I received this book for free from NetGalley in exchange for an honest review. This does not affect my opinion of the book or the content of my review.
Guilt by Degrees
mystery that was published by Mulholland Books on April 30, 2013 and has 560 pages.
Explore it on Goodreads or Amazon.
Other books by this author which I have reviewed include Guilt by Association, Killer Ambition, The Competition
Second in the Rachel Knight legal thriller mystery series and revolving around an L.A. prosecutor. And if you’re reading this series at all, you have to read this one if only because of how it affects future stories!
My thanks to NetGalley and Mulholland Books for providing this ARC for my enjoyment.
Whoa, Clark got me twisted up right from the start with this mysterious murder in full view of a crowded sidewalk that appears to relate to a brutal murder from the past. I just didn’t know it until I got further into the story. After that, well, I was so confused about “poor” Zack. The further in I read, the more and more complex it got before it started to connect. A very satisfying read even if there was such sadness in it.
It’s a lot of beating the sidewalk and online research along with interviews now and in the past. One thread leads to another. It also proves how essential it is to gather up as much information as possible about a person, for you never know what thread will lead where. And there were some fairly innocuous clues in this, that, when put together, told a much fuller story.
Crack me up. Rachel gets so irritated with a fellow prosecutor’s incompetence that she jumps to take his case on. Which only irritates the idiot. It’s a convoluted case where no one can figure out how there was a crime and who might be guilty. The more they dig, the more questions come up, and this is what will drag you in.
I do adore Eric. A boss who goes to bat for those under him. Such a rarity. That pair of jerks — Averill and Hemet — are on the warpath, and Rachel picking up a non-case like this provides too much ammunition against her for those who hate her. And that includes Vanderhorn. But no pressure.
Oh, wow, oh, wow, I want Meyer’s house!!
Whoa, Rachel’s reaction to Graden’s curiosity is so far out of line! I think Graden’s assessment is right on the money, that Rachel is suffering from Toni-syndrome. Rache obviously needs to spend a lot more time with Carla. Especially when we find out what she’s not telling her besties. It does lead to more in-depth information on what happened when Romy disappeared. And why Rachel is carrying all this guilt. Worse, I want to yell at Rachel for how she behaves at the time, even as I know no seven-year-old can be expected to know how to react.
It’s kind of a life of Reilly with the three friends. They spend a lot of time eating out and drinking at night. They make good use of Rachel’s very convenient hotel room, and ooh baby, that room service! Yet, they feel real. The dialogue is good with a sense of reality to it as well. You can’t help but like these ladies, and not least because they’re smart!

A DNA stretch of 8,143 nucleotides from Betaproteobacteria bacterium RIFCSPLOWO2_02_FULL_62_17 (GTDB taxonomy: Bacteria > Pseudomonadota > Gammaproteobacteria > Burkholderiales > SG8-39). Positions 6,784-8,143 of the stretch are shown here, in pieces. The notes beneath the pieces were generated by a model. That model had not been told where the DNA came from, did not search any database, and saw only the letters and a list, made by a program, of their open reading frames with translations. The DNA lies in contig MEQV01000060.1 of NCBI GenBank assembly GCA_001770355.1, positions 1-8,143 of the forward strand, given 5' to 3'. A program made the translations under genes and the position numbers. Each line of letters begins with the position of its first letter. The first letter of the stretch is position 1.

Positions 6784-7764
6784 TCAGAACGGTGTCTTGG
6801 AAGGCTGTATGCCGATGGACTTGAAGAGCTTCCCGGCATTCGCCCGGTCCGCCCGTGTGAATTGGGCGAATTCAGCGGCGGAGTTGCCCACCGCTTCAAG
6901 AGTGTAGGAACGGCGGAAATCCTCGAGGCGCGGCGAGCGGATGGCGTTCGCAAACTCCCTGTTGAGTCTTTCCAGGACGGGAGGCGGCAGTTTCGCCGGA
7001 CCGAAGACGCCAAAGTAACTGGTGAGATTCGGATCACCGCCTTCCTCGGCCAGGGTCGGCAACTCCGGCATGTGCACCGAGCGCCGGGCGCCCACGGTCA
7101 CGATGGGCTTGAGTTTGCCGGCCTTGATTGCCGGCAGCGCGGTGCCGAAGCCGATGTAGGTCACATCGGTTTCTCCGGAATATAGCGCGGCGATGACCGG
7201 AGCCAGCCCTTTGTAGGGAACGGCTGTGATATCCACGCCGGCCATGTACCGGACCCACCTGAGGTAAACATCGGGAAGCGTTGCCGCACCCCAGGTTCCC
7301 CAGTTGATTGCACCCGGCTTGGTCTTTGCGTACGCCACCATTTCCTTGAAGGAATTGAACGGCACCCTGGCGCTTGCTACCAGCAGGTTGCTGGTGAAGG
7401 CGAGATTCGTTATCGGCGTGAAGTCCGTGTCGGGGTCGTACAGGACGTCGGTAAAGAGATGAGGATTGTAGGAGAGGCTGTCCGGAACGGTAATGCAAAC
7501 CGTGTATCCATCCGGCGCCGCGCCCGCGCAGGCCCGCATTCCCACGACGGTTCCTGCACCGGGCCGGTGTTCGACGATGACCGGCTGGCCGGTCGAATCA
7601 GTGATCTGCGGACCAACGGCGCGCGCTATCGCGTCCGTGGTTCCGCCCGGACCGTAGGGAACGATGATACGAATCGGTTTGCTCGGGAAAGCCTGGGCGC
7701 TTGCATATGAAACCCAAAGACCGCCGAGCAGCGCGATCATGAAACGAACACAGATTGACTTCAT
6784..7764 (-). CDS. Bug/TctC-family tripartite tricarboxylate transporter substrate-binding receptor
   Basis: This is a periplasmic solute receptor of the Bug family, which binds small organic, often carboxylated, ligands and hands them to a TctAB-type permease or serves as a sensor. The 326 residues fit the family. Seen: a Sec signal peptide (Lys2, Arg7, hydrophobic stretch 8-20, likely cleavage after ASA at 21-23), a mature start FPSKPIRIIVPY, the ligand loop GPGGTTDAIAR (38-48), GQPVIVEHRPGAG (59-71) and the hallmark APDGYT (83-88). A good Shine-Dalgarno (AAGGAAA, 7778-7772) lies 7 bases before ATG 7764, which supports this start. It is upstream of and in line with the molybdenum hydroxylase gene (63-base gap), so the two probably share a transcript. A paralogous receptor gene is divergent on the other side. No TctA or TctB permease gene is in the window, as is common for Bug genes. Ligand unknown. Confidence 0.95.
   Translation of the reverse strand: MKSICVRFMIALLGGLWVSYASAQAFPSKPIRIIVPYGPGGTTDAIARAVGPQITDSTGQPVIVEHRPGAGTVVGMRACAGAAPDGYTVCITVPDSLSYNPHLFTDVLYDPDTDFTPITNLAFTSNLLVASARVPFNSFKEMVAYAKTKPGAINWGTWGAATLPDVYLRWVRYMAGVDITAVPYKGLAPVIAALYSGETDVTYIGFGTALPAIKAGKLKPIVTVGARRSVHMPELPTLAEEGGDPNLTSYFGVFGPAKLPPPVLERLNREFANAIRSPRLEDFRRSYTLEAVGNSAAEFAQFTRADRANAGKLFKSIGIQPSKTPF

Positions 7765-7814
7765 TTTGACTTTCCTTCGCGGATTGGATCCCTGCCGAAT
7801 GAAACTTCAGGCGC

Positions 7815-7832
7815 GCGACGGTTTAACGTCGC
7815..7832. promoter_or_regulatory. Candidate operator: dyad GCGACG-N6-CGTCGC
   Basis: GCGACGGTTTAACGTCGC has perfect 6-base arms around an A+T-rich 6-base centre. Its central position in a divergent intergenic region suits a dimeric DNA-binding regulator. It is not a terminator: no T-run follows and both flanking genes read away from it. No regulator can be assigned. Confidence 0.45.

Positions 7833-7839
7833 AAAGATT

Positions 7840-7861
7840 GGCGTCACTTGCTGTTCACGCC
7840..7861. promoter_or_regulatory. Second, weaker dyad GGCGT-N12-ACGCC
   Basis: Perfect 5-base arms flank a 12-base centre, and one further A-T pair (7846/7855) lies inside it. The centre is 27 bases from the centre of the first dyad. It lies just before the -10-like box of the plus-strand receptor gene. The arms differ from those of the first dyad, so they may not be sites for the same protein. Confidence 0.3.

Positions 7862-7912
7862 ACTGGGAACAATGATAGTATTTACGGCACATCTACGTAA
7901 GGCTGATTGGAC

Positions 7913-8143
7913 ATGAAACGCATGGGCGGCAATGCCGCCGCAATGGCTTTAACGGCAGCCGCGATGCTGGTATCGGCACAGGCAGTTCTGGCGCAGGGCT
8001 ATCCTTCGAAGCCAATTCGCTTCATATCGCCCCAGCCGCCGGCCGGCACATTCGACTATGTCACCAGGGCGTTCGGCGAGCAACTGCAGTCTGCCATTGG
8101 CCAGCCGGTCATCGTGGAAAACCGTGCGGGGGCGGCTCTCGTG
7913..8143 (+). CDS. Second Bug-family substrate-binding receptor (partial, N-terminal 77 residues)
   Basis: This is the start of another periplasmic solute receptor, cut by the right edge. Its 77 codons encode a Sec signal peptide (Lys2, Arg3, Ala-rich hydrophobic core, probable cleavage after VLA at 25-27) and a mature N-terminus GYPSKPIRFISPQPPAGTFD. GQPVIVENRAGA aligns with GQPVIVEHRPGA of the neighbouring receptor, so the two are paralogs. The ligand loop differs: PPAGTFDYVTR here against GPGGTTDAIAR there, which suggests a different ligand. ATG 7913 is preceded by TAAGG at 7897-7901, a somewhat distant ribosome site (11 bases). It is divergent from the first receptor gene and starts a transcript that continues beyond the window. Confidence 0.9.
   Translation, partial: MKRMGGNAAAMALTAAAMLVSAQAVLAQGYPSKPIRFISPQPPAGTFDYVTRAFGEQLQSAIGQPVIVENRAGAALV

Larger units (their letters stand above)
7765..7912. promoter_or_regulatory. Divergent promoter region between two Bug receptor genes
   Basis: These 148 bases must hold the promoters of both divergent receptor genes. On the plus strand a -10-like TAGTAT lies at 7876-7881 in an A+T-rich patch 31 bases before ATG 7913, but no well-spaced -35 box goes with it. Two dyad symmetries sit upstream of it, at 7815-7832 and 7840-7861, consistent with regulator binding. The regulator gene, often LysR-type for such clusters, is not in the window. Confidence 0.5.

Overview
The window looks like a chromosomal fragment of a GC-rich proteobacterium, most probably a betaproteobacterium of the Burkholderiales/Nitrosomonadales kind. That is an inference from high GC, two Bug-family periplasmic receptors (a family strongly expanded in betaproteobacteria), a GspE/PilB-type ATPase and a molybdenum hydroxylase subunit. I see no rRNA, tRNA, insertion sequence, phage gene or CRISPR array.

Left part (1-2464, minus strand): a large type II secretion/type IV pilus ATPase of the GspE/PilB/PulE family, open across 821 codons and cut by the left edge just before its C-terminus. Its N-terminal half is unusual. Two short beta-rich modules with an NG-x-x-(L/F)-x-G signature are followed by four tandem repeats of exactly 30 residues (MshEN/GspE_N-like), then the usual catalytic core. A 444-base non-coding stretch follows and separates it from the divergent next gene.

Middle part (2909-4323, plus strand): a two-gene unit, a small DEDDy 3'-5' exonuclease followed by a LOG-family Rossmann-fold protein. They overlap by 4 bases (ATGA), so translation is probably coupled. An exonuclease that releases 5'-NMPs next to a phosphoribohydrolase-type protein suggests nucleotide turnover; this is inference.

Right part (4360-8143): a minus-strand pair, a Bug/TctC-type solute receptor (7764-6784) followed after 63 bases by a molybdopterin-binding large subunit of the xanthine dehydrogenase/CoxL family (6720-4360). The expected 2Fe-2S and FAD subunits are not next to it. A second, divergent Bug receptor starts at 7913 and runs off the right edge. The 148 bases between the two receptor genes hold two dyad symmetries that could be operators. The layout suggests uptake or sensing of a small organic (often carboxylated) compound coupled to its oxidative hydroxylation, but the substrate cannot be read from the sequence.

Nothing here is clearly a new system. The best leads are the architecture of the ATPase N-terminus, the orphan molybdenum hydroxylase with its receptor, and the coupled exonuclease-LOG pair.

I do like Luis. He’s ambitious, and Clark does a beautiful job of writing his dialog.
Ya tend to think of being a lawyer as a desk job, but reading about Rachel’s adventures will reassure you about that. She and Bailey are out in the field like partners, only she’s the only one getting beaten, which will result in her being assigned bodyguards. Which makes you wonder where Rachel’s head is at that she sets up this trap without their help.
Jesus, what is it with it never being the bad guy’s fault? All these awful things that happen in their lives, and it’s never, ever their fault? I wanna smack ’em for that alone…!
The crappy attitude of an ill-prepared prosecutor goads Rachel into doing the re-file on the death of a homeless man. It also boomerangs on her when that prosecutor, Brandon Averill, does such a lousy job preparing his case.
It’s an iffy case, and it’ll take a lot of work to prove it was a murder. And with an innocent defendant.
Complicating matters is what Rachel sees as a gross invasion of privacy — and Graden is out on his ass.
Rachel Knight is one of the best prosecutors in Special Trials, but she’s not without her faults: she’s chronically on the verge of being late, she has a potty mouth, and others say she’s confrontational. Rachel says she’s being direct. Romy is the sister who vanished twenty-seven years. Carla the Crone became Rachel’s lifelong shrink. Daniel Rose is the former love of Rachel’s life, and he’s back in town.
Special Trials Unit
The Special Trials lawyers get a lot of heat for getting hot cases, and they’re always the “most complex, high-profile cases”. Eric Northrup is Rachel’s boss and the head deputy of the unit. Melia is the unit secretary working for Eric. Toni LaCollier is one of the lawyers with Special Trials, one of Rachel’s best friends, and currently on with J.D.; theirs is an on-again, off-again relationship depending on who’s feeling too committed. Sandi Runyon is head of Media Relations.
District Attorney William Vanderhorn is an idiot, but even he could see how bad Hemet was. Fred Summers is Vanderhorn’s second-in-command — and the real boss. Rosario is one of the filers down at the clerk’s office. Arturo is a mail room clerk.